China-Europe rail gets Vietnam connection, but huge mode shift brings delays
Booming China-Europe rail freight has expanded to Vietnam, but high demand and bad weather means ...
Vietjet Air Cargo will launch its first freighter service in October as, according to CEO Do Xuan Quang, Vietnam’s air cargo industry continues a strong growth trajectory.
“We are planning to buy or lease a freighter and really build up our cargo operations,” he told The Loadstar.
With a Korean express logistics company as its first customer, Vietjet’s initial freighter services will concentrate on South-east Asia, with Singapore, Bangkok, Hong Kong and Manila likely destinations, according to Mr Do.
Vietjet has expanded rapidly since its bikini-clad launch in 2011, building up a fleet of 41 aircraft in less than six years. Last year, the carrier recorded a 39% increase in revenue to $1.23bn, while passenger numbers jumped 50% to over 14m.
Vietjet’s $170m IPO in February saw it become Vietnam’s largest airline by market capitalisation, overtaking flag-carrier Vietnam Airlines. The IPO has reportedly made Vietjet founder Nguyen Thi Phuong Thao Asia’s first self-made female billionaire.
“Our chairwoman is very ambitious. After five years we’ve been very successful: from just one or two aircraft we now have over 40 and we will have 100 by 2020,” said Mr Do.
“But the belly capacity of the passenger aircraft is too small, with only two or three tonnes. Many cargo commodities are palletised and need bigger capacity aircraft, so we need a freighter.”
After initially launching on South-east Asian tradelanes, Mr Do said Vietjet planned to add longer intra-Asia destinations, including Tokyo, Incheon, and Shanghai, and eventually further afield to Dubai.
“After that’s successful, we’ll go further, to Europe – Frankfurt, Amsterdam, London, Paris – and also to New York. This is our big plan for the future.”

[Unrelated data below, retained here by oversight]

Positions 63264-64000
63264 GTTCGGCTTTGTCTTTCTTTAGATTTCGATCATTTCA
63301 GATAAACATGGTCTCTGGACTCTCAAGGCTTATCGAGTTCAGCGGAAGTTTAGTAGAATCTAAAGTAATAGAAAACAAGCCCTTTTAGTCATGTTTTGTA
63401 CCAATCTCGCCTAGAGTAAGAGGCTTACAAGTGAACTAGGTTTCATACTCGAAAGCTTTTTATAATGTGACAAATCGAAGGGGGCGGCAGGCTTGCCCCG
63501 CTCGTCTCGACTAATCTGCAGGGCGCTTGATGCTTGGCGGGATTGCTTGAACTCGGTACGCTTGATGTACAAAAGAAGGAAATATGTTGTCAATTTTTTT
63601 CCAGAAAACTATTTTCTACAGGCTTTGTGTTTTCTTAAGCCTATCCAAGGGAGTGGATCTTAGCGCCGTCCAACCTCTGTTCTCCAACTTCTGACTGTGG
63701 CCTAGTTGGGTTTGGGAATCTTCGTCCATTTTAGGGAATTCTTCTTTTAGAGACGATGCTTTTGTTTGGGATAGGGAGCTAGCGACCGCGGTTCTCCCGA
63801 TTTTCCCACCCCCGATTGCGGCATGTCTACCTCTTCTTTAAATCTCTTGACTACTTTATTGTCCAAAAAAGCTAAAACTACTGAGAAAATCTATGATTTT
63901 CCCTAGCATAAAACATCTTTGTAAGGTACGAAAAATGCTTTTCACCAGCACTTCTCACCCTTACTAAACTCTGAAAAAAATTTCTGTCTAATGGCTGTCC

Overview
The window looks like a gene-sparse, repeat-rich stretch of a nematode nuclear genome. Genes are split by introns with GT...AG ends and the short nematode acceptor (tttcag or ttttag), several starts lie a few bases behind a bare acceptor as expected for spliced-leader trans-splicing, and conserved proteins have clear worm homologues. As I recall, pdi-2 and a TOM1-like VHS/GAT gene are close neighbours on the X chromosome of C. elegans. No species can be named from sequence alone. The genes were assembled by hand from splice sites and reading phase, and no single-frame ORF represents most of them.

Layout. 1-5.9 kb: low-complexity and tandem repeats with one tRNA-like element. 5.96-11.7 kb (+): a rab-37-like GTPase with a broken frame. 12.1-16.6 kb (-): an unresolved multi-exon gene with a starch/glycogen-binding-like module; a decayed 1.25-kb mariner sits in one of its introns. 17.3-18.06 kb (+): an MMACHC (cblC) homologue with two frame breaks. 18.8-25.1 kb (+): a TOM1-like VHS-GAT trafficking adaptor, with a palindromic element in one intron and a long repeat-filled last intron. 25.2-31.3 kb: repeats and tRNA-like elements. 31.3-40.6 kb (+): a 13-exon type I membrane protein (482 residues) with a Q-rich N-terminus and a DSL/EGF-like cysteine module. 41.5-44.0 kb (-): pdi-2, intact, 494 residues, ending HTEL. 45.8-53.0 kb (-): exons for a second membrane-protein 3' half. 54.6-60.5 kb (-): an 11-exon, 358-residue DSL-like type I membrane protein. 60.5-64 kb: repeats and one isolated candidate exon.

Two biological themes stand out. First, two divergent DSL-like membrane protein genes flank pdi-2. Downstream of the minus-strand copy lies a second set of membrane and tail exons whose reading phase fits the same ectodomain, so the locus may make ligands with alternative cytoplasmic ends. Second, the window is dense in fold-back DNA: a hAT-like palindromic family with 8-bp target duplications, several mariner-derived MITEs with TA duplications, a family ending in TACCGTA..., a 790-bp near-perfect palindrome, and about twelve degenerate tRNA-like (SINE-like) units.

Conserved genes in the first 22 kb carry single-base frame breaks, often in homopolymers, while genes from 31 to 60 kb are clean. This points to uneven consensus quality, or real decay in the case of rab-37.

Addressing delegates at the Air Freight Logistics Vietnam conference in Ho Chi Minh City on Saturday, Mr Do outlined the extent of the country’s booming aviation sector and looming capacity crunch.
Vietnam’s current throughput of 1.4m freight tonnes is expected to nearly double to 2.5m by 2020. Last year, domestic traffic grew 16% to 400,000 tonnes and exports reached 355,000 tonnes, up some 18%. China dominates Vietnam’s imports with around 26% market share, followed by South Korea (20%) and the US (9%).
Mr Do described the congestion at the capital’s Tan Son Nhat Airport as “terrible” and due to its limited space of only 51 aircraft parking slots.
Indeed, he said the government had warned Vietjet to “slow down” its fleet expansion, given its plan to purchase 150 aircraft within the next five years.
Similarly, Vietnam’s fifth airline, Vietstar, was told this month it would not receive an operating licence until the airport’s current expansion was complete. Work on additional parking slots, a runway and a new terminal is due for completion by 2019.
However, Mr Do said the proposed Long Thanh International Airport, in neighbouring Dong Nai province, will provide a longer-term solution.
“We need a new airport not in the city, like now. The government has seen this but we need $18bn in funding. And Hanoi will break through 1m tonnes by 2019, so we need another terminal there too or it’s not enough.”
Meanwhile, despite the apparent collapse of the Trans-Pacific Partnership, from which Vietnam was expected to greatly benefit from increased US trade, Mr Do said free-trade agreements with the EU and Eurasian Economic Union would nevertheless boost Vietnam’s export-led economy.
“I’m very positive for the outlook. We have the opportunity in Vietnam with freighters; we can all make money – ground handlers, airlines, freight forwarders – it’s a win-win-win.
“But government policy is very important,” he added.